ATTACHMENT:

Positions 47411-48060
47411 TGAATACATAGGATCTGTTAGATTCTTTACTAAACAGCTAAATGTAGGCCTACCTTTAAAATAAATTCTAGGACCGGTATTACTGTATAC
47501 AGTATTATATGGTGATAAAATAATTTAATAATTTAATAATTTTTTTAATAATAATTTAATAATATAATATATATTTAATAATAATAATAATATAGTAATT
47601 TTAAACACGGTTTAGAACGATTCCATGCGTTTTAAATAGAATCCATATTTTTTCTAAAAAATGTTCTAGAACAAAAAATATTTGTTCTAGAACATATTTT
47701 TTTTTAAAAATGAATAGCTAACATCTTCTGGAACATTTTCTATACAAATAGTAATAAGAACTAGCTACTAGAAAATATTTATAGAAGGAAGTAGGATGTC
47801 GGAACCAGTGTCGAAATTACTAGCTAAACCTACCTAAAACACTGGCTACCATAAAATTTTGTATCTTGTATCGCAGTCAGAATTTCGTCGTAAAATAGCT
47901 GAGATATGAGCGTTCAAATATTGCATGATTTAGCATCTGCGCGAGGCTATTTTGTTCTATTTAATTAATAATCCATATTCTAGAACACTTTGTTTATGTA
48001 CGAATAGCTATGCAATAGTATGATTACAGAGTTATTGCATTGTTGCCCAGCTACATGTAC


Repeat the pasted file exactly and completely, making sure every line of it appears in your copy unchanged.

Positions 47411-48060
47411 TGAATACATAGGATCTGTTAGATTCTTTACTAAACAGCTAAATGTAGGCCTACCTTTAAAATAAATTCTAGGACCGGTATTACTGTATAC
47501 AGTATTATATGGTGATAAAATAATTTAATAATTTAATAATTTTTTTAATAATAATTTAATAATATAATATATATTTAATAATAATAATAATATAGTAATT
47601 TTAAACACGGTTTAGAACGATTCCATGCGTTTTAAATAGAATCCATATTTTTTCTAAAAAATGTTCTAGAACAAAAAATATTTGTTCTAGAACATATTTT
47701 TTTTTAAAAATGAATAGCTAACATCTTCTGGAACATTTTCTATACAAATAGTAATAAGAACTAGCTACTAGAAAATATTTATAGAAGGAAGTAGGATGTC
47801 GGAACCAGTGTCGAAATTACTAGCTAAACCTACCTAAAACACTGGCTACCATAAAATTTTGTATCTTGTATCGCAGTCAGAATTTCGTCGTAAAATAGCT
47901 GAGATATGAGCGTTCAAATATTGCATGATTTAGCATCTGCGCGAGGCTATTTTGTTCTATTTAATTAATAATCCATATTCTAGAACACTTTGTTTATGTA
48001 CGAATAGCTATGCAATAGTATGATTACAGAGTTATTGCATTGTTGCCCAGCTACATGTAC